Johnson C. Smith (1-2, 1-3) has likely been relegated to spoiler in the divisional race. The Golden Bulls took a huge leap in offensive prowess coming out the gate this season, spearheaded by quarterback Tyrell Jackson, who is ninth in the country in passing yards per game at 299 yards. Whether Jackson continues his pace is a question mark given that he was injured last week against ECSU. His top target has been wide receiver Brevin Caldwell, who leads the conference in receiving yards (429). JCSU is also tied with Bowie State for being tops the conference in converting third downs at 50 percent. JCSU’s problem is its defense, who has been prone to late-game collapses. Ignore that they score more points (35) than they give up (28), as that average is skewed because of the colossal points they put up against ECSU. Maybe its best defensive posture is that they lead the country in time of possession at 36 minutes a game, keeping those opposing offenses off the field. Also, special teams has been an adventure, with freshman Jay Haggins still developing into that role.
The rest of the south is just fighting to stay out of the basement, as they share a common issue – scarcity of offense. Livingstone (0-3, 1-4) is the second worst in the country in total offense at 177 yards a game, though it fares better when newcomer quarterback Silas Cruse is playing. He has been hurt at times. The Blue Bears continue their struggles in running ball, as they are second worst in the country in rushing yards at 25 yards a game. The averages may be skewed too far to the downside though, because the Blue Bears have played the three best Northern Division teams in their crossover games.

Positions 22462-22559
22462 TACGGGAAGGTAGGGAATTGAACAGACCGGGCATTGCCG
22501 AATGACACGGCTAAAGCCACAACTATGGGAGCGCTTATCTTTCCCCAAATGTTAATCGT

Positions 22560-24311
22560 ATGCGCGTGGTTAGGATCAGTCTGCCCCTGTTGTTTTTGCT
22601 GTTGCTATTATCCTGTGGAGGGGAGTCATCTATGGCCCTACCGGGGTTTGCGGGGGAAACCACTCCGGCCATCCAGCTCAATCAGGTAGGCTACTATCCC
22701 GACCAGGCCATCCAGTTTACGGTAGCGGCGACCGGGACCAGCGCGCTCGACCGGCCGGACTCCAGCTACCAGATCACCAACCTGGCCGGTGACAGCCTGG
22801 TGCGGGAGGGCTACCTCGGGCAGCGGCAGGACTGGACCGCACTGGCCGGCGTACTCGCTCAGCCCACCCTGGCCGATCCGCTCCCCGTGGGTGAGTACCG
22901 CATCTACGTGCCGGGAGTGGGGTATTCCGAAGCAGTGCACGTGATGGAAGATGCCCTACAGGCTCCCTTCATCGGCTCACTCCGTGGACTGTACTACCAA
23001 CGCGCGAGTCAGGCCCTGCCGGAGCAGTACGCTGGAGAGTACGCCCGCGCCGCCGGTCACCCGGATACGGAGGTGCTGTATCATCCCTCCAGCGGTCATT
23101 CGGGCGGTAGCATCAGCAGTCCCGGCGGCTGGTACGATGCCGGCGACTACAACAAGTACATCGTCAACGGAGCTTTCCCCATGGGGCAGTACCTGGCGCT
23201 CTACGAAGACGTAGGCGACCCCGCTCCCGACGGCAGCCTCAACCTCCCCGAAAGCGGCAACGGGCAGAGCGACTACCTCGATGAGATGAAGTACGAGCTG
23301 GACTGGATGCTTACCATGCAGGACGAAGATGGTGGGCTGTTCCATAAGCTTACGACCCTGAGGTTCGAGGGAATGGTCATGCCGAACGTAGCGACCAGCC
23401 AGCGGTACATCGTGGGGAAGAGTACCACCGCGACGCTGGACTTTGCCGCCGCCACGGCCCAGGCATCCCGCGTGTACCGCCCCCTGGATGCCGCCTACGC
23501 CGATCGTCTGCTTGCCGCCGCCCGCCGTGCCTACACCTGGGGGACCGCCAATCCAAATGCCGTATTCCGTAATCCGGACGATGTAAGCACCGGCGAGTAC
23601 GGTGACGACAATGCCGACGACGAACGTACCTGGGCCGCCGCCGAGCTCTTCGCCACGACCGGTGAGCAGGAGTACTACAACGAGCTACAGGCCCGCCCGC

Winston-Salem State (0-2, 0-4) continues its slide into irrelevance. WSSU sports a somewhat capable defense, particularly its secondary, who has notched five interceptions this season. But the defense has struggled to get pressure on quarterbacks, as it only has three sacks so far. The defense’s lack of production is wholly overshadowed by its offense, which is the second worst in CIAA football in total offense (205 yards, tied for 158 in Division II), fourth worst in the country in passing yards (73 yards a game), and only scoring 11 points game. WSSU’s problems involve a stale offense heavily predicated on the run game, and lack of consistency at quarterback. The bright stop are running back Asa Barnes (282 rushing yards, 3.9 yards a carry) and wide receiver RJ Mobley (nine receptions, three touchdowns).
St. Augustine’s (0-3, 0-5) will challenge WSSU and Livingstone for bottom feeder supremacy. The Falcons are worst in the country in scoring defense at 58 points a game, and is also scoring just 11 points game. SAU has shown quite a bit of fight in games, recently pushing Bowie State in the fourth quarter before succumbing due to turnovers. They are still a young team, and are going through numerous growing pains, although linebacker Lee Sales (35 tackles, four tackles for loss, two sacks, and one interception), and wide receivers Jordan Black and Deandre Proctor (combined 24 receptions, 276 yards, two touchdowns) are productive at their positions.